Molecular characterization of human adipose-tissue derived stem cells (ASCs) from the breast in the presence and absence of exogenous estrogen




Artiles, Maria
Al-Ghadban, Sara
Bunnell, Bruce


0000-0001-7125-5113 (Artiles, Maria)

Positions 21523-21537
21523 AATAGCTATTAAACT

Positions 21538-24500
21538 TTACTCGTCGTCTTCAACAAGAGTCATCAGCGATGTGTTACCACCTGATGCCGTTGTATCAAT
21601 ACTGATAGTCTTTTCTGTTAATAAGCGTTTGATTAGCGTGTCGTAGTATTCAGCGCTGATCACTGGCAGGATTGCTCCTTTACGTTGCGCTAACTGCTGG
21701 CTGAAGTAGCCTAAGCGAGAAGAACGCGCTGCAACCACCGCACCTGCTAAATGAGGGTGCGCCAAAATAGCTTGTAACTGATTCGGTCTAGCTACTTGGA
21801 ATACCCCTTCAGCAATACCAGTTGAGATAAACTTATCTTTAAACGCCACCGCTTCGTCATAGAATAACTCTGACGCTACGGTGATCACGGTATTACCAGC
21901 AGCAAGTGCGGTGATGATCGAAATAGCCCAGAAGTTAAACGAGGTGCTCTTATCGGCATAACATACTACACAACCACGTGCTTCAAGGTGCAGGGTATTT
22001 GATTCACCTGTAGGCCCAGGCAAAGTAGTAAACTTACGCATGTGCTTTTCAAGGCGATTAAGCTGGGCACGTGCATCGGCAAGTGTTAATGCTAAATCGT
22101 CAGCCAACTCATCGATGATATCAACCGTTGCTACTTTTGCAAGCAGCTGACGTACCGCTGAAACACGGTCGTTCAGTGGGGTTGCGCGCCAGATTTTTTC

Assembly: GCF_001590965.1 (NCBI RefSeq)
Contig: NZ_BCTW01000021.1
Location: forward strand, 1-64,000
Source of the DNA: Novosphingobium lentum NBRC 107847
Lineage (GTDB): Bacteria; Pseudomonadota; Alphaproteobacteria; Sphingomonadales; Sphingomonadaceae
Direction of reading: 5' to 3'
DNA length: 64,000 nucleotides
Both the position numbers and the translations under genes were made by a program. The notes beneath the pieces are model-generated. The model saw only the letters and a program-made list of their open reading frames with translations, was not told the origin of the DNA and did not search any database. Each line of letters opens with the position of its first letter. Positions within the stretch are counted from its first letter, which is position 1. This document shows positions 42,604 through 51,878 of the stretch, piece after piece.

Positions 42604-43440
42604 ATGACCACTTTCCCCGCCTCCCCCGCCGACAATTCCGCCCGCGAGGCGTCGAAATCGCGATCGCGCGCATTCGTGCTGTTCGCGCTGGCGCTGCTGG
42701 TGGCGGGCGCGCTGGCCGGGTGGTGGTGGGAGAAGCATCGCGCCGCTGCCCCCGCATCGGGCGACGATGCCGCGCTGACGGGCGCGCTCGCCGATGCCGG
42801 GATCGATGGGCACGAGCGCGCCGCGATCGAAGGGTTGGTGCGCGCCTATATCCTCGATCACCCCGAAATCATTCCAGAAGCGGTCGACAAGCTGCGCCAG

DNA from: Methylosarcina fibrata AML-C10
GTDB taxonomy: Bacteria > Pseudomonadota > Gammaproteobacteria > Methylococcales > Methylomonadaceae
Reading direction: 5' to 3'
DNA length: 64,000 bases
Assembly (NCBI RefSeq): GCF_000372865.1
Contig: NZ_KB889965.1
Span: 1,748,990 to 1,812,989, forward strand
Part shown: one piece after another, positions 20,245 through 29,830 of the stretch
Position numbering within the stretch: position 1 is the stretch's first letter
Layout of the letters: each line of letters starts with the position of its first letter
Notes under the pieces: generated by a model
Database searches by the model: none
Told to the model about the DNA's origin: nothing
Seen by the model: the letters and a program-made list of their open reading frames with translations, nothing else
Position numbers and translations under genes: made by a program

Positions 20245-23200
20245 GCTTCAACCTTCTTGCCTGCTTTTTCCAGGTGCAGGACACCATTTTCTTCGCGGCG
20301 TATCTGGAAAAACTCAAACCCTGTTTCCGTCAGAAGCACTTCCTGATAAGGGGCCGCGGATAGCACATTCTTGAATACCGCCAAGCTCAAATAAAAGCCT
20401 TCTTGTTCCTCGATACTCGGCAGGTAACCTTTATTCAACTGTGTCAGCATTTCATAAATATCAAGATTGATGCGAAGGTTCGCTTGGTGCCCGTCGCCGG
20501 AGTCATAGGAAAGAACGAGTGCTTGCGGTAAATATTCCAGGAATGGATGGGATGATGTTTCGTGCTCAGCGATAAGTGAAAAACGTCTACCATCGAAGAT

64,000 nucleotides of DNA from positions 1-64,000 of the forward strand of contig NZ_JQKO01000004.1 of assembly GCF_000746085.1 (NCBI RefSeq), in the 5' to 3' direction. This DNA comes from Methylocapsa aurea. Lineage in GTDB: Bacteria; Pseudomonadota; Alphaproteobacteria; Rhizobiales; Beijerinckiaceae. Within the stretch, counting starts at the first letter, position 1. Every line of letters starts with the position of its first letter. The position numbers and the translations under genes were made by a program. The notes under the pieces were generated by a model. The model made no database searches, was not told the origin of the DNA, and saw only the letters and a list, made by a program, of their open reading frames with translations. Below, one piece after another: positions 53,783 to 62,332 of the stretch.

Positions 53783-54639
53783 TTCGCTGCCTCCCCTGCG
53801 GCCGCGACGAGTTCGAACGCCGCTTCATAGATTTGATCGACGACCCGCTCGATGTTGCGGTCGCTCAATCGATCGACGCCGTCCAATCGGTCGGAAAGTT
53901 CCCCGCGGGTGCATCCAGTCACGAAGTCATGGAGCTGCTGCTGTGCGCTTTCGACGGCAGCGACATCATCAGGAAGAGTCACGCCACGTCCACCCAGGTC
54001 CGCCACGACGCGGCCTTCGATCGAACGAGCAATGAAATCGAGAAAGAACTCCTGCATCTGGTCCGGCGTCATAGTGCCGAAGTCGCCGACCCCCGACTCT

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Purpose: Adipose-derived stem cells (ASCs) are multipotent cells of mesodermal origin with self-renewal and differentiation capabilities, isolated from adipose tissue. ASCs are located in adipose tissue depots throughout the body and maintained for life. Our group has extensively studied abdominal ASCs (aASCs) harvested from lean and obese individuals and how their contribution to the tumor microenvironment (TME) results in amplified breast cancer proliferation, tumorigenesis, and metastasis; in a series of processes that have been linked to leptin signaling cascades and estrogen-mediated pathways. Furthermore, these properties are exacerbated in aASCs from obese donors, which express increased levels of leptin and pro-inflammatory cytokines compared to those harvested from lean individuals. Of particular interest are ASCs located in breast adipose tissue (bASCs). These bASCs have unique immunomodulatory, anti-inflammatory, and antioxidative properties. They serve essential endocrine functions in healthy breast tissue, but they also play a role in the development and pathophysiology of breast cancer, being a critical component of the breast cancer TME. While bASCs influence their microenvironment, they are also altered by physiological changes associated with obesity, the circulating levels of the sex hormones such as estrogen and progesterone, and the adipokine leptin. The fluctuations in estrogen levels before and after menopause are also accompanied by a shift in the accumulation site of subcutaneous adipose tissue. This study aims to characterize bASCs from human donors and compare their gene expression, proliferation, differentiation properties, and response to exogenous hormonal variations, to those of aASCs. Methods: bASCs were characterized and compared to aASCs after being cultured in the presence or absence of exogenous estrogen. Adipogenic and osteogenic differentiation was induced and assessed with Oil Red O and Alizarin Red S staining, respectively. Alterations to colony-forming unit capabilities were assessed with crystal violet staining. Cell surface markers were evaluated using flow cytometry. The expression of hormonal receptors, adipogenic genes, and osteogenic genes was evaluated by real-time PCR and Simple Western. Results: bASCs display similar morphological characteristics, surface markers, colony-forming capabilities, proliferation potential, and differentiation potential to that of aASCs. However, bASCs express higher levels of hormone receptors and are more susceptible to changes in exogenous estrogen than aASCs. Conclusion: Given that hormone receptor positive breast cancers are more prevalent in obese women after menopause, while triple negative breast cancers (TNBC) are more common in obese pre-menopausal women, hormonal levels may play a role in the development of both hormone receptor-positive breast tumors and TNBC tumors by affecting the surrounding bASCs